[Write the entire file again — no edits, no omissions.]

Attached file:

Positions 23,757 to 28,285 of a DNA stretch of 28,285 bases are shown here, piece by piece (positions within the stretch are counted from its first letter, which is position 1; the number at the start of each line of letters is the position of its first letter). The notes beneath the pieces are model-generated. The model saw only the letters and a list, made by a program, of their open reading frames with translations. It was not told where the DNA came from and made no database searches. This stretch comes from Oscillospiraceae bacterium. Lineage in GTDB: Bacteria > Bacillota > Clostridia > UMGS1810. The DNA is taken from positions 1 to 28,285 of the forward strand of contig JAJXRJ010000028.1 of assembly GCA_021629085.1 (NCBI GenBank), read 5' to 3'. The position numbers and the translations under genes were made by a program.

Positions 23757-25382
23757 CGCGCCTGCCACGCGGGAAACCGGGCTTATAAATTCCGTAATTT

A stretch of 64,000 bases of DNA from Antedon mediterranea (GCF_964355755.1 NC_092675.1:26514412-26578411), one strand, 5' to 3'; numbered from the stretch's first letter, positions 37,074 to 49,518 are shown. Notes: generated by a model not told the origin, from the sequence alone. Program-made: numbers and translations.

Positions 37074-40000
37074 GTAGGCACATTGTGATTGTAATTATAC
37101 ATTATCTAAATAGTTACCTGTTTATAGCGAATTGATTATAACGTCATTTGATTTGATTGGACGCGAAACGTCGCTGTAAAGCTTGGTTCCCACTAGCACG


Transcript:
Positions 23,757 to 28,285 of a DNA stretch of 28,285 bases are shown here, piece by piece (positions within the stretch are counted from its first letter, which is position 1; the number at the start of each line of letters is the position of its first letter). The notes beneath the pieces are model-generated. The model saw only the letters and a list, made by a program, of their open reading frames with translations. It was not told where the DNA came from and made no database searches. This stretch comes from Oscillospiraceae bacterium. Lineage in GTDB: Bacteria > Bacillota > Clostridia > UMGS1810. The DNA is taken from positions 1 to 28,285 of the forward strand of contig JAJXRJ010000028.1 of assembly GCA_021629085.1 (NCBI GenBank), read 5' to 3'. The position numbers and the translations under genes were made by a program.

Positions 23757-25382
23757 CGCGCCTGCCACGCGGGAAACCGGGCTTATAAATTCCGTAATTT

A stretch of 64,000 bases of DNA from Antedon mediterranea (GCF_964355755.1 NC_092675.1:26514412-26578411), one strand, 5' to 3'; numbered from the stretch's first letter, positions 37,074 to 49,518 are shown. Notes: generated by a model not told the origin, from the sequence alone. Program-made: numbers and translations.

Positions 37074-40000
37074 GTAGGCACATTGTGATTGTAATTATAC
37101 ATTATCTAAATAGTTACCTGTTTATAGCGAATTGATTATAACGTCATTTGATTTGATTGGACGCGAAACGTCGCTGTAAAGCTTGGTTCCCACTAGCACG